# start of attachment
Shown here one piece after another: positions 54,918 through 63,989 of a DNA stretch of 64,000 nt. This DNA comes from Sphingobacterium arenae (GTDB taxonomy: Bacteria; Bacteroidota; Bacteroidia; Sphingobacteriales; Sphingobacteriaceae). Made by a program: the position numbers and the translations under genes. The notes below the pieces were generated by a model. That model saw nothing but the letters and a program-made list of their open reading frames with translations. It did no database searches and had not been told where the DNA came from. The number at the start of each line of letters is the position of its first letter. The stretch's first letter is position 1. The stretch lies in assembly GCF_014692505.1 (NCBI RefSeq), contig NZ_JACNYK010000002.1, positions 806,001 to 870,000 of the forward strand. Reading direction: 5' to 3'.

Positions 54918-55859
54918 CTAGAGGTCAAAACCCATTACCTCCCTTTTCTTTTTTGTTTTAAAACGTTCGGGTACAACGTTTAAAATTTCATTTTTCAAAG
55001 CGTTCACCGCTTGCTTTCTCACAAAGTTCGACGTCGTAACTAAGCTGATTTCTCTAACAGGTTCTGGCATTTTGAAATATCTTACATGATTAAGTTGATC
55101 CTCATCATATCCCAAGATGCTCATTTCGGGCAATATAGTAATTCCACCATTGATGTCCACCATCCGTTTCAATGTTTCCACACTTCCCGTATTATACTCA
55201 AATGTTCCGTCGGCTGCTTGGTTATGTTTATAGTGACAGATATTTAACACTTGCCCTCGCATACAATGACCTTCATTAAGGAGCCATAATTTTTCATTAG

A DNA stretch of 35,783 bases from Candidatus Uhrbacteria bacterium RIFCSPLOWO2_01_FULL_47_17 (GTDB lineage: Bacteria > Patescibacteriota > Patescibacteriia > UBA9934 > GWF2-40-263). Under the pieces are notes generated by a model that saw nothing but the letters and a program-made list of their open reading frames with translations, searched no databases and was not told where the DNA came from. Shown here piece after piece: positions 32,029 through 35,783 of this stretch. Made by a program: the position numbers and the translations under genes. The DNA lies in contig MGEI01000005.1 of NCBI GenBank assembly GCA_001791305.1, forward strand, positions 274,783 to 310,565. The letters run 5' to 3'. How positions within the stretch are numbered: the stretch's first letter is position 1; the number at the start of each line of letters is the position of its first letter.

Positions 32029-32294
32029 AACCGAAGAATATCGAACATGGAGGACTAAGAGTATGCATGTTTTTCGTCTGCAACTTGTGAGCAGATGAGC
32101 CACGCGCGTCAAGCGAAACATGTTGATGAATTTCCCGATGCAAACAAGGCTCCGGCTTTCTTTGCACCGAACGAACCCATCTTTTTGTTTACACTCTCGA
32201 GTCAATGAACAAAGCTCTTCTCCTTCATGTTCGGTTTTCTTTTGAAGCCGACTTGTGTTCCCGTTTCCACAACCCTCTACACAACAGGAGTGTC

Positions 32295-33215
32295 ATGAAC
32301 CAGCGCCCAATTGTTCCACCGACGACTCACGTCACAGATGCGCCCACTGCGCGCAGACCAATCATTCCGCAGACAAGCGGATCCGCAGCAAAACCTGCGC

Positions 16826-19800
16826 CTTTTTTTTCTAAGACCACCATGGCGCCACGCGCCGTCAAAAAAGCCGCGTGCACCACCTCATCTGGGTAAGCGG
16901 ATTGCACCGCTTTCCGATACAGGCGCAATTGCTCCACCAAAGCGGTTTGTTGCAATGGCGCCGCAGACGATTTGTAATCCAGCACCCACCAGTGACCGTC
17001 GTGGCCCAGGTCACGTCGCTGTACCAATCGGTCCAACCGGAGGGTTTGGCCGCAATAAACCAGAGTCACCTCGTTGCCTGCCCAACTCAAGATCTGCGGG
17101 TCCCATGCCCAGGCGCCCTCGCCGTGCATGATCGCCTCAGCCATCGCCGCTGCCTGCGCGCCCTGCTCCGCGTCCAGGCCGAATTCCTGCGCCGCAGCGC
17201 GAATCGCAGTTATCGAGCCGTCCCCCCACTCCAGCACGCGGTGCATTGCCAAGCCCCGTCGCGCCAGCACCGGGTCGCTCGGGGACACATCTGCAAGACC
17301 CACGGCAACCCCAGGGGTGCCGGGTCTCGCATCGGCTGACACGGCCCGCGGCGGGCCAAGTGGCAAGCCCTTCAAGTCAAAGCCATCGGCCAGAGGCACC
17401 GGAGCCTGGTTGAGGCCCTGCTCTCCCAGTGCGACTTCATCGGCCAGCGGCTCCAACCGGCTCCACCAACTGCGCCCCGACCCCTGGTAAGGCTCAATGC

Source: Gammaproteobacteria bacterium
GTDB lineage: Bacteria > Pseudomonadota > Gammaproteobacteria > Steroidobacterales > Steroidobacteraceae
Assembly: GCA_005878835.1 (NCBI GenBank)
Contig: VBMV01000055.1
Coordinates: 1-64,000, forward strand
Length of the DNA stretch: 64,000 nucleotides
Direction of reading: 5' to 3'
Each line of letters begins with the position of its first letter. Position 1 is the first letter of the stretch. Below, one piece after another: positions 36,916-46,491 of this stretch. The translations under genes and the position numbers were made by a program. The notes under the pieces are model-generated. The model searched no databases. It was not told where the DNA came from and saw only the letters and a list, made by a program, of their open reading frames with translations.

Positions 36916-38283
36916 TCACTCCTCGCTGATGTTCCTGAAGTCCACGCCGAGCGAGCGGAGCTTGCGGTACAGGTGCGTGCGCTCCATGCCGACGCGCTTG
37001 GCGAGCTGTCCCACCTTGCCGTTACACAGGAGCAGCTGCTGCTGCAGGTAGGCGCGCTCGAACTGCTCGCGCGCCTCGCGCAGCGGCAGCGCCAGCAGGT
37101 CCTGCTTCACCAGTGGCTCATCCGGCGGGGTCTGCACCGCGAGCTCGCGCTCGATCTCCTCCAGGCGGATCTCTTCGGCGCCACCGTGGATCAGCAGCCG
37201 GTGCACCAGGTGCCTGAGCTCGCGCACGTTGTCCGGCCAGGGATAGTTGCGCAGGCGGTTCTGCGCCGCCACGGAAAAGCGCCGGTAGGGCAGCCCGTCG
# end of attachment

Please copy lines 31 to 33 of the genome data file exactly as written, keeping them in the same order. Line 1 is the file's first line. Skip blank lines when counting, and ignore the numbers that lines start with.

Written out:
Positions 36916-38283
36916 TCACTCCTCGCTGATGTTCCTGAAGTCCACGCCGAGCGAGCGGAGCTTGCGGTACAGGTGCGTGCGCTCCATGCCGACGCGCTTG
37001 GCGAGCTGTCCCACCTTGCCGTTACACAGGAGCAGCTGCTGCTGCAGGTAGGCGCGCTCGAACTGCTCGCGCGCCTCGCGCAGCGGCAGCGCCAGCAGGT